Written by Senora Bicho
I was eagerly awaiting the start of True Blood when it was first announced. The first book in the Sookie Stackhouse series by Charlaine Harris had me excited for a new vampire series that I hadn't felt since the Anne Rice books. Unfortunately, the first three episodes of Season One didn't live up to the expectations set by the book and I gave up. Season Two reviews indicated that it was much improved and I decided to give it another try.
The primary focus of the series is the budding romance between Sookie (Anna Paquin) and Bill Compton (Stephen Moyer). Their relationship is somewhat of a challenge as both have unique quirks: Sookie has the special ability to read people's minds while Bill is a vampire. In the second season, human and vampire relations intensify thanks to the growth of a militant religious group, The Fellowship of the Sun.
Eric Northman (Alexander Skarsgård), one of the chief vampire leaders, recruits Sookie to go to Dallas to investigate the disappearance of his maker. Bill accompanies Sookie on her journey and they soon realize the Fellowship is responsible. Sookie's brother Jason (Ryan Kwanten) has also gone to Dallas but to join the Fellowship and quickly gets deeply embroiled with the reverend and his wife.
Meanwhile in Bon Temps, Maryann Forrester (Michelle Forbes) is slowly taking control over the town with her powers as a maenad, a creature that can influence the actions of humans. Sookie's best friend, Tara Thornton (Rutina Wesley), moves in with Maryann and quickly falls under her spell while falling for housemate "Eggs" Benedict Talley (Mehcad Brooks). Tara's cousin, Lafayette Reynolds (Nelsan Ellis), has lost his flamboyance and retreats from the spotlight while trying to recover from his abduction by Eric but knows something isn't right. Sam Merlotte (Sam Trammel), who is a shapeshifter, becomes the main target of Maryann and possibly one of the only people who can stop her.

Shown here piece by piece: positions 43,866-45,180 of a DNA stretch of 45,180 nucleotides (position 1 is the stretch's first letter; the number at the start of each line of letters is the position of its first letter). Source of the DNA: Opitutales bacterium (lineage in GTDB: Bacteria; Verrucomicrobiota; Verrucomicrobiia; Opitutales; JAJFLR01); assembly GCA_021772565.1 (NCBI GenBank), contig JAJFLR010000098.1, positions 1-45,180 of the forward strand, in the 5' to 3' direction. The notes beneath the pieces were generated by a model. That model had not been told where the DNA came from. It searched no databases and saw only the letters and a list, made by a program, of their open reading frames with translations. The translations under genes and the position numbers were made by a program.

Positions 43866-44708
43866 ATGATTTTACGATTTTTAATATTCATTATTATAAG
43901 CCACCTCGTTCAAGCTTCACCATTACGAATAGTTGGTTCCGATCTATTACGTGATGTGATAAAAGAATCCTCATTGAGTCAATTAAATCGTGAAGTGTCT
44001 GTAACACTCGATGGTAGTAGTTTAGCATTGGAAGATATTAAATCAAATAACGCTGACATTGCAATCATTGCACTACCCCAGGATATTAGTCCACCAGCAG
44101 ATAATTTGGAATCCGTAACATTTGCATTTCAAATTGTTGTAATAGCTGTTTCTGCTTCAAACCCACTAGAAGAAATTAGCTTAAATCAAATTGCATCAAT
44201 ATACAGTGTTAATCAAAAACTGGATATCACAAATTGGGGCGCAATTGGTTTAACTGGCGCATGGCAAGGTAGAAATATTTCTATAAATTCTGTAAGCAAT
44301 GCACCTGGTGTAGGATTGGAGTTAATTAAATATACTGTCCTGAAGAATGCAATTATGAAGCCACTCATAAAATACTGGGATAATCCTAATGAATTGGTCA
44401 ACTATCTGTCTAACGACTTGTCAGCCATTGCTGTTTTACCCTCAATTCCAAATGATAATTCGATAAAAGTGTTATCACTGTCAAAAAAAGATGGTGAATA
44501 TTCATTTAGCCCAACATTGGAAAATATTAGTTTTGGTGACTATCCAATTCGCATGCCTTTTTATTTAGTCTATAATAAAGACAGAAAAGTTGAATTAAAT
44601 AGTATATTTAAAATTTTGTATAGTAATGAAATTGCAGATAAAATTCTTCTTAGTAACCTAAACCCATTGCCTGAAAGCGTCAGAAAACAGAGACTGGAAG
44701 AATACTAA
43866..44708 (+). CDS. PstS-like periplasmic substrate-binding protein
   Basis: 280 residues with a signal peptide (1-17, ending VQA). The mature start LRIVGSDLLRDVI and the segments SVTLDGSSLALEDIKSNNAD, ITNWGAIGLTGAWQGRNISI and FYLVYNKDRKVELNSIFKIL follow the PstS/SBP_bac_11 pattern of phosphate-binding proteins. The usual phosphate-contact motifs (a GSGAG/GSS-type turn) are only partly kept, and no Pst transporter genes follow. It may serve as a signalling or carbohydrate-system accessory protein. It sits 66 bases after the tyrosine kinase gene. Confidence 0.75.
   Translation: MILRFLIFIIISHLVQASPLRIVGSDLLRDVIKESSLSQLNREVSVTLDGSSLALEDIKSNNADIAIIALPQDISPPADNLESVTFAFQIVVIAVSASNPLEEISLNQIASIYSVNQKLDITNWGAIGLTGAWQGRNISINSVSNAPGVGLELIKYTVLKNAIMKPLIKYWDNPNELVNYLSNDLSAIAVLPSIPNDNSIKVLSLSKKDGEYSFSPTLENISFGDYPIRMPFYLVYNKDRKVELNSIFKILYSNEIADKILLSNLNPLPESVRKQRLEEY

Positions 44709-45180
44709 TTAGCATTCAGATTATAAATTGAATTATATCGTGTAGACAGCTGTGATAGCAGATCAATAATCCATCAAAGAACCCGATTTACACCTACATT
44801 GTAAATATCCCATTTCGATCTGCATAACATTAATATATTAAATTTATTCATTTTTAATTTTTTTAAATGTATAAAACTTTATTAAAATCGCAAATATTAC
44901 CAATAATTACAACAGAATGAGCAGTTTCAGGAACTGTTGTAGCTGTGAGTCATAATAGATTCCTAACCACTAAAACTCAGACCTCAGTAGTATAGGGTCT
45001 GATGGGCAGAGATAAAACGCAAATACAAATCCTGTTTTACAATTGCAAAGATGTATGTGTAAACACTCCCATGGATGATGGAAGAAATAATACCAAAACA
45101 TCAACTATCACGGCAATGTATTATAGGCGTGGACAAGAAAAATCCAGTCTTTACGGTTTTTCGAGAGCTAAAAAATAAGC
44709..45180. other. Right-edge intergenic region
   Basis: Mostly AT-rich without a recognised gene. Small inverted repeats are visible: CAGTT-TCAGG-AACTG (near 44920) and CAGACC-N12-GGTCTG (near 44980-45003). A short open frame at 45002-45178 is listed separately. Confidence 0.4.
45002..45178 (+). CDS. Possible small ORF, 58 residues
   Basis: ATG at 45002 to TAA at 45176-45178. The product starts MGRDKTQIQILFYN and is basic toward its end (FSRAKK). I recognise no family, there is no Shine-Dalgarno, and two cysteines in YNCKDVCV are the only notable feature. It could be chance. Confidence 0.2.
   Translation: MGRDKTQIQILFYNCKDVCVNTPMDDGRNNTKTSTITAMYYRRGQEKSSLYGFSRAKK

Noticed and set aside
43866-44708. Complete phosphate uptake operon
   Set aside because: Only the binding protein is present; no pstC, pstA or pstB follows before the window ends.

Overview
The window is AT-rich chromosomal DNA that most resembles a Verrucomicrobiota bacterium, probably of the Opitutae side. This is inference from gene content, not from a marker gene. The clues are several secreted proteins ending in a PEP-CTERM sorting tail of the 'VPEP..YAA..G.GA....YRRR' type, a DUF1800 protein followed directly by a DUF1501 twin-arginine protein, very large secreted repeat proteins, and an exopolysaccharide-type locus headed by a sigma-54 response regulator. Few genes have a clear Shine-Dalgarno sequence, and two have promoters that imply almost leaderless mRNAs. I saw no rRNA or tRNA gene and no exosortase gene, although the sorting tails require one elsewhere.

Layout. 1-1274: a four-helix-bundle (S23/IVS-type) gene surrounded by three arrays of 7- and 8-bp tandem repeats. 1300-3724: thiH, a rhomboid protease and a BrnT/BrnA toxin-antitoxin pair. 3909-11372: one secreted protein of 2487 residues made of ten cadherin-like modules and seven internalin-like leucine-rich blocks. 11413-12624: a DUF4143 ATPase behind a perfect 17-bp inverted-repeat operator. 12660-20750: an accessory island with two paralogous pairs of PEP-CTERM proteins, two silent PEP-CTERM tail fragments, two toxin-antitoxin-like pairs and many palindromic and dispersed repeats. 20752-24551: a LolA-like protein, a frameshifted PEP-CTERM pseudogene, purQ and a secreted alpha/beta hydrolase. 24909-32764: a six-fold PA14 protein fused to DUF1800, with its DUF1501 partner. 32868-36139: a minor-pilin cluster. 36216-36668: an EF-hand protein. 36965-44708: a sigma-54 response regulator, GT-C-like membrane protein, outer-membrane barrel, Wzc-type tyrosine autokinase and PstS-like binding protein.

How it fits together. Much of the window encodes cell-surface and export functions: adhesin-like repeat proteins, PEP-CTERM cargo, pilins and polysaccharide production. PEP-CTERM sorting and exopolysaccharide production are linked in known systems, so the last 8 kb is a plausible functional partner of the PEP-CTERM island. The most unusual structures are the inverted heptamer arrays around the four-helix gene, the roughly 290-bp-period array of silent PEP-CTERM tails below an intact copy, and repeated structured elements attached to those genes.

All twelve episodes are included along with an "Enhanced Viewing" feature that provides character perspectives, flashbacks/flash forwards, pro/anti-vampire news feeds, trivia facts, clues and hints. "The Vampire Report: Special Edition" highlights the biggest stories in vampire news. "Fellowship of the Sun: Reflections of Light" offers rules to live by and messages from the reverend. There are also seven audio commentaries with various members of the cast and crew and a recap of Season One.
The video is delivered with a 1080p/MPEG-4 AVC encoded transfer. Colors are lush and vibrant, and blacks regularly inky. Flesh tones, even vampire pale, are consistent. There is sharp detail in textures and objects. The audio is presented in DTS-HD Master Audio 5.1 delivers a great soundtrack, which is becoming a hallmark for HBO series on Blu-ray. Dialogue is clear and well balanced with other elements. The surrounds offer an immersive experience.
True Blood can be best described as a supernatural, dark soap opera. It is over the top at times while not nearly as much as Season One but provides a unique spin on small-town life. Michelle Forbes and Alexander Skarsgård are standouts and most interesting to watch. Evan Rachel Wood also shines as she joins the cast near the end of the season and promises to shake things up. Season Two felt truer to the books than Season One. I am hoping that Season Three, which starts on June 13th, will continue along this same path.
Article first published as Blu-ray Review: True Blood - The Complete Second Season on Blogcritics.